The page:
Skills You Acquire as a Musician that Translate to Any Profession

Photo By Milena Parobczy

Photo by Milena Parobczy

There are unlimited skills obtained during your years practicing, studying, and working as a musician.  It’s important to know how invaluable these skills are, how they effectively cross over into any job, and how to utilize your experience and expertise in your own entrepreneurial endeavors and/or articulate to an employer.  Here are 40 skills you acquire and develop as a musician that translate to any profession.

What is the first skill developed as a musician that translates into any profession?

1. Self-Discipline

Building any career is a lifelong process, and a vocation in the arts may feel like a never-ending upward climb.  Your self-discipline as a musician is an important driver in your success in an arts career.  To be successful, you had to be your own teacher, and overcoming your weaknesses through self-discipline is what helped you create a successful profession in the music world.  Self-discipline is an important skill in any job because you are able to reflect and identify tasks that need to be worked on and improved.

What is the second skill developed as a musician that translates into any profession?

2. Motivation

Pursuing a career in the arts is challenging, so your personal motivation is driving you towards accomplishing your personal goals, especially when there isn’t an easy or straight path already set.  Work as a musician takes form in many different ways, from teaching, performing, orchestral playing, gigging, online lessons, instrument repair, arts administration, music marketing, business management, chamber music performance tours, outreach, and more.  Motivation is an important skill in any job because it means you pursue interests that will help you grow, evolve, and become a more well-rounded player.

What is the third skill developed as a musician that translates into any profession?

3. Time Management

Working in the arts realm doesn’t usually entail the 9 to 5 lifestyle.  This typical 40 hour work week inherently supports a degree of work and personal life balance with clear lines between hours worked and hours free.  A lot of musicians work several jobs from teaching in the morning, to practicing and making reeds during the day, and finally to orchestra rehearsing in the late evening.  A musician may also work 40 hours in one week, but these hours are distributed over each day sporadically, and every day may be different.  Time management is a vital skill for musicians, and it is an important skill in any job because it means you are able to discern and prioritize important tasks over menial tasks and be efficient with getting work done.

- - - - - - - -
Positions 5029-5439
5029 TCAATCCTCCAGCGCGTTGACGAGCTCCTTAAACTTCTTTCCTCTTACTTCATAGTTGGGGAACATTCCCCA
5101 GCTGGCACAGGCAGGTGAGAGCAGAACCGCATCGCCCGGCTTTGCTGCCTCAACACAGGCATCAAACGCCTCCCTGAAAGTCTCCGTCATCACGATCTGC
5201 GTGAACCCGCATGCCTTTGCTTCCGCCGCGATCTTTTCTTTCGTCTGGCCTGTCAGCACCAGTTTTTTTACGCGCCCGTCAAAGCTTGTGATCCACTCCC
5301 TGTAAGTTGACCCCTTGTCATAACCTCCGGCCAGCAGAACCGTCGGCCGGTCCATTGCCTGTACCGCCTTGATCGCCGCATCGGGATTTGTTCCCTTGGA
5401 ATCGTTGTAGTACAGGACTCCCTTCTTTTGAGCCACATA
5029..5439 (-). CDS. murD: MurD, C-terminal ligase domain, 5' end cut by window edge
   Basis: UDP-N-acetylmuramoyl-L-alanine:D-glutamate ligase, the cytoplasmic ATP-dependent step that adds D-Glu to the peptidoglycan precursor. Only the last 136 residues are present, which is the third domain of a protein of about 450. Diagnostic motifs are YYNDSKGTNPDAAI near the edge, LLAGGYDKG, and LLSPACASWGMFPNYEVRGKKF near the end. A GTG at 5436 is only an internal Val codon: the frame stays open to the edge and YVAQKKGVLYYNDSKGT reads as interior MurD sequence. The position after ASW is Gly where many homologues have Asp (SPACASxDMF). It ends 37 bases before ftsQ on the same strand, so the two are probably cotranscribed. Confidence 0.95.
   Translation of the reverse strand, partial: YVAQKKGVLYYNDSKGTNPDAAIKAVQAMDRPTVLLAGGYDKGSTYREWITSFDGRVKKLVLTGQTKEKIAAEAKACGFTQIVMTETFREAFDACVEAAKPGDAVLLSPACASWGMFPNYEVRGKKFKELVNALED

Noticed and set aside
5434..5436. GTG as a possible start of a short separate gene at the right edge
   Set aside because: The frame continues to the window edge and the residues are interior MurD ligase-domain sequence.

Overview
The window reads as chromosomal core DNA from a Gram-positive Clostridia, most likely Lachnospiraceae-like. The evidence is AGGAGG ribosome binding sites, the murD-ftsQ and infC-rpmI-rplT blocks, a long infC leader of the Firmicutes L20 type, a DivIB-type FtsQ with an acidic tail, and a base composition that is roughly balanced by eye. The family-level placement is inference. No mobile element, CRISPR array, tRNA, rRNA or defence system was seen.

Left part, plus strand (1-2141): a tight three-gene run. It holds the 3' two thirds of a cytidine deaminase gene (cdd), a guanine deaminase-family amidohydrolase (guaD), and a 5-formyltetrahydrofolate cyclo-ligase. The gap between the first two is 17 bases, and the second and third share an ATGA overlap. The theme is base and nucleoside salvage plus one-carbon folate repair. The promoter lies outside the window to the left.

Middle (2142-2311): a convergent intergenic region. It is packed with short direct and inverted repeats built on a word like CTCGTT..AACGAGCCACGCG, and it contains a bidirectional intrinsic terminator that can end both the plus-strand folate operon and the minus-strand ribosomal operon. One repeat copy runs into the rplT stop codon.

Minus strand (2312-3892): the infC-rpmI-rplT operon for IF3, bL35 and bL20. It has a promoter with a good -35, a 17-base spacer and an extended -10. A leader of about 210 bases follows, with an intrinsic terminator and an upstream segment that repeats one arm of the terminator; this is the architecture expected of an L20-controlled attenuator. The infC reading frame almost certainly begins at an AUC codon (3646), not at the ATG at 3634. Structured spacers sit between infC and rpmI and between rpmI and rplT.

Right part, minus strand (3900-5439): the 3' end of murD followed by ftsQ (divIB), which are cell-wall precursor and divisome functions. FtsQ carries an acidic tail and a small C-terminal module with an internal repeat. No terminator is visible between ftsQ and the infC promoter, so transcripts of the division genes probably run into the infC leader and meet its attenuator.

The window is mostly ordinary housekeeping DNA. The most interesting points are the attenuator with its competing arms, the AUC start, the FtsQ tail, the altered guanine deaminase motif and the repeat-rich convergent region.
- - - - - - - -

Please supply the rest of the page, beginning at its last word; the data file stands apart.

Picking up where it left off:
What is the fourth skill developed as a musician that translates into any profession?

4. The Big Picture

A lot of musicians get into the music industry because of their love of music.  You love practicing, you love the creative process, you love connecting with people, you appreciate how music has helped you, and you want to share this with others.  The big picture of the arts industry is creating, sharing, and connecting.  The behind the scenes of your career may have entailed years of volunteering your time, relentless hard work and practicing, lots of rejections from auditions and job interviews, mental health issues, self-doubt, and daily thoughts of changing careers.  These small picture obstacles have strengthened your character and helped you develop a deeper understanding of the big picture that drove you to your music passion in the first place.  Seeing the bigger picture is an important skill in any job because it means you are able to keep perspective, and you’ll work through the hard times to celebrate together on the other side of achieving goals.

What is the fifth skill developed as a musician that translates into any profession?

5. Detail-Oriented